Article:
Cultural exchanges and collaborations, especially movies, could provide a bridge for building trusts and creating opportunities between the United States and China, experts have said recently at a film festival in the U.S. city of Houston.
The 52nd WorldFest-Houston International Film Festival, which concluded Sunday, has seen insiders voicing hope that the festival will create a platform for emerging young talent and a window to China.
"Movies have a powerful impact in the bilateral relationship because they make a vivid and profound impression on people," David Firestein, founding executive director of the China Public Policy Center at The University of Texas at Austin, said in fluent Chinese at Asia seminar during the annual film festival.
Firestein is also CEO at The George H.W. Bush Foundation for U.S.-China Relations. His story with China could be dated back to 35 years ago. "China is not an abstract concept to me, it's a part of my life," Firestein said in his speech, "my earlier impressions of Chinese culture came from movies such as Raise the Red Lantern and A girl from Hunan."
A Girl from Hunan, a 1986 Chinese drama film, was one of the first Chinese mainland films to be commercially screened in the United State.
According to Firestein, movies serve as a bridge for creating a connection in the China-U.S. relationship. Even though Chinese films used to play a limited role in shaping how Americans viewed China, but things are now changing.
"Most Chinese films in the 1980s and 1990s were about historical events, which was hard for foreign viewers to understand," he said, "but as the film industry began to progress, it tends to focus more on ordinary people's daily lives. That's why more and more Americans are having strong interests in Chinese films today."
Although some Americans still consider China a rigid country, Firestein said movies are helping to break the stereotypes.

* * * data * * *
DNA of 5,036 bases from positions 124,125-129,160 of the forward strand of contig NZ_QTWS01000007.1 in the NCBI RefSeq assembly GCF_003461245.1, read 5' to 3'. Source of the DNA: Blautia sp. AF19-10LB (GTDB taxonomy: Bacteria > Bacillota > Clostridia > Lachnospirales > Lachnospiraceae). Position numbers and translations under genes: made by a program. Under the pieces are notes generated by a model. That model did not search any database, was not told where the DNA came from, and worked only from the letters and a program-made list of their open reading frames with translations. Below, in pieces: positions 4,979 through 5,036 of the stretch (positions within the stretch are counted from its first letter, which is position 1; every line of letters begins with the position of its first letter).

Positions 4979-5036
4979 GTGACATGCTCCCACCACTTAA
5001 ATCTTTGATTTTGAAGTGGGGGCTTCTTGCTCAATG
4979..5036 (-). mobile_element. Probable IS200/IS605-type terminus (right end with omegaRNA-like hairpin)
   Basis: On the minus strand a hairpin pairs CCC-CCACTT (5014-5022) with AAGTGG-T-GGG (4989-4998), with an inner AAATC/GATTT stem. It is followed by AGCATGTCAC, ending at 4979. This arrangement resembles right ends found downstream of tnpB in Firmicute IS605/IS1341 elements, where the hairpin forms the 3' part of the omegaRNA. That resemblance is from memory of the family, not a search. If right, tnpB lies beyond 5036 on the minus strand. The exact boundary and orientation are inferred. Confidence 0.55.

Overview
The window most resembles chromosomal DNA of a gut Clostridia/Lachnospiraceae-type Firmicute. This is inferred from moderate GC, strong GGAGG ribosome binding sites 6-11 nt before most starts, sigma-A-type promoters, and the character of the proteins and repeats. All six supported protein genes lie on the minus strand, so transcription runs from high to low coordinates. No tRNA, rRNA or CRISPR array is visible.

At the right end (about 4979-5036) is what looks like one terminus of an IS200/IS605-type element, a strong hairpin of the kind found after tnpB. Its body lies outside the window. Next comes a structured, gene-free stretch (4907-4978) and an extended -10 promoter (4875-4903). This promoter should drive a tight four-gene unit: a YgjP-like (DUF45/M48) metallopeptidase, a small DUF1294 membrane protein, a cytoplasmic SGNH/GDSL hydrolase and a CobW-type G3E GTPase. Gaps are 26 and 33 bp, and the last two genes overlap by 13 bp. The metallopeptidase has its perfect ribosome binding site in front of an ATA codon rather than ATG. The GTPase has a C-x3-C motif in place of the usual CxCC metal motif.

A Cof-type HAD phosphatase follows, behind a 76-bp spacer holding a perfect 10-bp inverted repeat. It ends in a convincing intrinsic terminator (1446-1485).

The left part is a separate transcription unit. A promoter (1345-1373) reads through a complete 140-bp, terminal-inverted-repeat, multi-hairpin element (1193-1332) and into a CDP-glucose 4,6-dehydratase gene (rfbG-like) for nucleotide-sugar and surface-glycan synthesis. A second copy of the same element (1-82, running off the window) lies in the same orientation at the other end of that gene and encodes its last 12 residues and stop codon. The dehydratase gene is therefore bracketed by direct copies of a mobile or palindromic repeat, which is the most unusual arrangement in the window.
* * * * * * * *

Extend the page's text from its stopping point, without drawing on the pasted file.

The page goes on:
"More and more young Americans regard China as a dynamic and attractive country today, especially after the Opening Ceremony of the 2008 Olympic Games," said Firestein.
Neil Bush, chairman of George H.W. Bush China-U.S. Relations Foundation, which convenes a conference that brings together leaders from the United States and China to forge cooperation on issues of global importance, echoed Firestein's point of view.
Bush made a remark at the Fame Hall Masters Meeting of WorldFest-Houston, saying that films help connect the United States and China.
"I believe very strongly that cultural exchanges and cultural collaboration, especially the movie industry, could provide a great bridge for breaking down distrust and for creating more opportunity for collaboration," he said.
Bush believes movies, as pop culture, provide an opportunity for people from both nations to learn from each other to become a better human race.
"The more the Americans learn of China's rich history, and the more we learn of China's innate friendship, the more we want to work with China to solve humanity's greatest challenges," he said.
Moreover, Li Qiankuan, director of Chinese film "The Star and The Sea," holds a similar view. He told Xinhua that Chinese movie industry is growing with a 30 percent annual rate in terms of quantity, box office, audience acceptance, and international achievements.
"Movies do play a leading role in cultural, social, and economic aspects of China," Li said. "Excellent movies are welcomed by both Chinese and world audience. It's very important to reflect Chinese spirit through the artistic means of the film."
U.S. producer Joe DeMonico thinks the more American people see Chinese films, the more familiar they are with cultures and the way people speak.
"The drama, relationship, and excitement in the movies are clear, but the culture can be sometimes hard to understand," he said, adding that the best way for Americans to understand China is to watch Chinese movies.
"Because for me, I watched film and started to appreciate and enjoy Chinese culture," he said. Enditem